[council] GAC WHOIS Principles
- To: "GNSO Council" <council@xxxxxxxxxxxxxx>
- Subject: [council] GAC WHOIS Principles
- From: "Bruce Tonkin" <Bruce.Tonkin@xxxxxxxxxxxxxxxxxx>
- Date: Thu, 29 Mar 2007 21:23:28 +1000
- Cc: <gnso-dow123@xxxxxxxxxxxxxx>
- Sender: owner-council@xxxxxxxxxxxxxx
- Thread-index: Acdx9KyHymhU1DtaTJOc/enfBG0UHw==
- Thread-topic: GAC WHOIS Principles
The GAC Communiqué is available at:
With respect to WHOIS, the main communiqué stated:
"The GAC adopted a set of Principles Regarding Generic Top Level Domain (gTLD)
WHOIS Services (Annex A).
The GAC held a joint session with the GNSO Council regarding the recently
completed WHOIS Task Force Final Report. The GAC noted that the
recommendations included in the Report indicate a significant division of views
regarding the appropriate approach to WHOIS services, and urges the GNSO
Council to continue its efforts to develop consensus-based proposals. In this
regard, having completed the Principles, the GAC is committed to continuing
consultations on the WHOIS issue, including providing additional advice as
appropriate, prior to the further consideration of any recommendations by the
See below .
GAC PRINCIPLES REGARDING gTLD WHOIS SERVICES
Presented by the Governmental Advisory Committee
March 28, 2007
1.1 The purpose of this document is to identify a set of general public policy
issues and to propose principles related to generic top level domain (gTLD)
WHOIS services, in line with the recommendations of the Tunis Agenda of the
World Summit on the Information Society in November, 2005.
1.2 These principles are intended to guide the work within ICANN and to inform
the ICANN Board of the consensus views of the GAC regarding the range of public
policy issues associated with WHOIS services.
Public Policy Aspects of WHOIS Data
2.1 The GAC recognizes that the original function of the gTLD WHOIS service is
to provide a look up service to Internet users. As the Internet has evolved,
WHOIS data is now used in support of a number of other legitimate activities,
1. Supporting the security and stability of the Internet by providing
contact points for network operators and administrators, including ISPs, and
certified computer incident response teams;
2. Allowing users to determine the availability of domain names;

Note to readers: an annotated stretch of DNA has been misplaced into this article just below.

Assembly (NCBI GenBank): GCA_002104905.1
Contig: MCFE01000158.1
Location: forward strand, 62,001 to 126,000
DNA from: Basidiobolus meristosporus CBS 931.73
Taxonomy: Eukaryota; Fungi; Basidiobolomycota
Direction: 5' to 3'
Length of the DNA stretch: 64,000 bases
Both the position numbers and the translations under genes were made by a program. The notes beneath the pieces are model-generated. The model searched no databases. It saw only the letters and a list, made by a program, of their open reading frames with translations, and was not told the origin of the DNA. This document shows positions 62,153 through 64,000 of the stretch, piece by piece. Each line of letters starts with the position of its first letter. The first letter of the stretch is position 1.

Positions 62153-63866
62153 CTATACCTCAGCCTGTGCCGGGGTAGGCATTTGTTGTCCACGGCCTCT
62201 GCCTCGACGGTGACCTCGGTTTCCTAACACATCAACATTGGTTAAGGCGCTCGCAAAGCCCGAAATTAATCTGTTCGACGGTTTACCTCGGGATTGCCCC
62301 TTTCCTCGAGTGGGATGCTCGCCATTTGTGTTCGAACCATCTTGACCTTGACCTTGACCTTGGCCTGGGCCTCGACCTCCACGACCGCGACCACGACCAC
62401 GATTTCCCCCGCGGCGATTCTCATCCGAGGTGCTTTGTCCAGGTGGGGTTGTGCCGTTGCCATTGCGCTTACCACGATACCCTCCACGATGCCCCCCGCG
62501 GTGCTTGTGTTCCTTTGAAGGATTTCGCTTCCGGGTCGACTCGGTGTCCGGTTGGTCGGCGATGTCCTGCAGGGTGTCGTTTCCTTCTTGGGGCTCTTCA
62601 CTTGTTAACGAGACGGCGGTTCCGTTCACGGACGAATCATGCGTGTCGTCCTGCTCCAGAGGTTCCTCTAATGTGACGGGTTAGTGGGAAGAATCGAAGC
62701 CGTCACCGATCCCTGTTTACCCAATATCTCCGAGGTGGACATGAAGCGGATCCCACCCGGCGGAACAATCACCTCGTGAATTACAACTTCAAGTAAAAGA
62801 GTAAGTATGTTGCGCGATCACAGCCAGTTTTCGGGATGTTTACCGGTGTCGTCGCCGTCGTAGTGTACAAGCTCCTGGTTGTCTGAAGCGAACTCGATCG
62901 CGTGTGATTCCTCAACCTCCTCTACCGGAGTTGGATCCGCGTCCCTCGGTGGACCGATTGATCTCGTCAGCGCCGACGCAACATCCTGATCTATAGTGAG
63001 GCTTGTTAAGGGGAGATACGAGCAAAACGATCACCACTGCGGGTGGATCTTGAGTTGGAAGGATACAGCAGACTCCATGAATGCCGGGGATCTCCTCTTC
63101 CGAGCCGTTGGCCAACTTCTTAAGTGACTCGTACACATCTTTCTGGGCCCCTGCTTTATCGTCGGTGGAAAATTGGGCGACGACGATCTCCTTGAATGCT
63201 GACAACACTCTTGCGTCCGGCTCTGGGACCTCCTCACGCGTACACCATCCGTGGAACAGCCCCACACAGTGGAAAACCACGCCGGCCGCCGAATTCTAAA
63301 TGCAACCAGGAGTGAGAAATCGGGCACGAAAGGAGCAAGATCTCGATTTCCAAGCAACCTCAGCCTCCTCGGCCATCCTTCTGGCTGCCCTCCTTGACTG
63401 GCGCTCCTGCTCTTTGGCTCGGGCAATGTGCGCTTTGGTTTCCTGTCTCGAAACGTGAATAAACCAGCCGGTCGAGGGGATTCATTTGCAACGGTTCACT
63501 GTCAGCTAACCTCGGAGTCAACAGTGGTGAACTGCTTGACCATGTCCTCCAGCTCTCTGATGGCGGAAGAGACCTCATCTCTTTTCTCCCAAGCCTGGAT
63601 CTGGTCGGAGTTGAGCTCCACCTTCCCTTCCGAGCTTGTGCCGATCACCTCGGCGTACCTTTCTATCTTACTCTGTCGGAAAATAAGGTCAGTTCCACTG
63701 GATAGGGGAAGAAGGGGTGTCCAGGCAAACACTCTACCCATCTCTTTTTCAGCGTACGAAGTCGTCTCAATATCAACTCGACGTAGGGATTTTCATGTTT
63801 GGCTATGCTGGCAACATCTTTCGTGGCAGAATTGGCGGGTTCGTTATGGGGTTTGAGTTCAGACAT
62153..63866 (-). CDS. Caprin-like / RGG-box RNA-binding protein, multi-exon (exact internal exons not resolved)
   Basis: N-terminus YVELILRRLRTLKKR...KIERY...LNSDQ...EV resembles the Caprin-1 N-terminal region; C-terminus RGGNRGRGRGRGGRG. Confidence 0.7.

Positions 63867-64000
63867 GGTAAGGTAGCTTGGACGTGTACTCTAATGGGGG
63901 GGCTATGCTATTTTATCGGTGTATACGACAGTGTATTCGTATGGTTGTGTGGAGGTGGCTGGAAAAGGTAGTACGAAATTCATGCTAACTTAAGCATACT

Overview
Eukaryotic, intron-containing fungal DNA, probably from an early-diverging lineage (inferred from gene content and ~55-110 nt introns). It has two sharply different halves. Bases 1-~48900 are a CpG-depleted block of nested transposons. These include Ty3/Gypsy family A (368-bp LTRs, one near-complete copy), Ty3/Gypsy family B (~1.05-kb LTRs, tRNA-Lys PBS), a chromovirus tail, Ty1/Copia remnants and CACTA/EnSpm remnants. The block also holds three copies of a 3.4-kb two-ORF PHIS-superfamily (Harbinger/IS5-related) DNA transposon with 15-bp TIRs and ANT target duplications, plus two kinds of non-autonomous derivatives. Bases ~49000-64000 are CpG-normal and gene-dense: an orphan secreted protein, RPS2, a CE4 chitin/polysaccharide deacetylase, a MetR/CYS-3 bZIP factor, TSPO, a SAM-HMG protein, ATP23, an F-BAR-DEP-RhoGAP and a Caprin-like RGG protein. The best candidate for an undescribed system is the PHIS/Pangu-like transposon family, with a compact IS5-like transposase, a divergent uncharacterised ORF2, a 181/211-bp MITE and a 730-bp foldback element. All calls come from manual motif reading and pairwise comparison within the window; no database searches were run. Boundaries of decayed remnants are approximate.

3. Assisting law enforcement authorities in investigations, in enforcing
national and international laws, including, for example, countering
terrorism-related criminal offences and in supporting international cooperation
procedures. In some countries, specialized non governmental entities may be
involved in this work;
4. Assisting in combating against abusive uses of ICTs, such as illegal
and other acts motivated by racism, racial discrimination, xenophobia, and
related intolerance, hatred, violence, all forms of child abuse, including
paedophilia and child pornography, and trafficking in, and exploitation of,
5. Facilitating enquiries and subsequent steps to conduct trademark
clearances and to help counter intellectual property infringement, misuse and
theft in accordance with applicable national laws and international treaties;
6. Contributing to user confidence in the Internet as a reliable and
efficient means of information and communication and as an important tool for
promoting digital inclusion, e-commerce and other legitimate uses by helping
users identify persons or entities responsible for content and services online;
7. Assisting businesses, other organizations and users in combating fraud,
complying with relevant laws, and safeguarding the interests of the public.
2.2 The GAC recognizes that there are also legitimate concerns about:
1. the misuse of WHOIS data, and
2. conflicts with national laws and regulations, in particular applicable
privacy and data protection laws.
Principles Applicable to WHOIS Services
3.1 The definition, purpose, and operation of gTLD WHOIS services should
reflect and respect the different interests and concerns outlined in Section 2
3.2. gTLD WHOIS services must comply with applicable national laws and
3.3 gTLD WHOIS services should provide sufficient and accurate data about
domain name registrations and registrants subject to national safeguards for
individuals' privacy in a manner that:
1. Supports the stability, reliability, security, and global
interoperability of the Internet, from both a technical and public trust
2. Facilitates continuous, timely and world-wide access.
3.4 Ongoing collaboration among all relevant stakeholders who are users of,
affected by, or responsible for, maintaining WHOIS data and services is
essential to the effective implementation of these principles.
Recommendations for Action
4.1 Consistent with the above principles, stakeholders should work to improve
the accuracy of WHOIS data, and in particular, to reduce the incidence of
deliberately false WHOIS data.
4.2 The ICANN community, working with other stakeholders, should gather
information on gTLD domain name registrations and registrants and how WHOIS
data is used and misused. This information should be publicized and used to
inform future debate on this issue.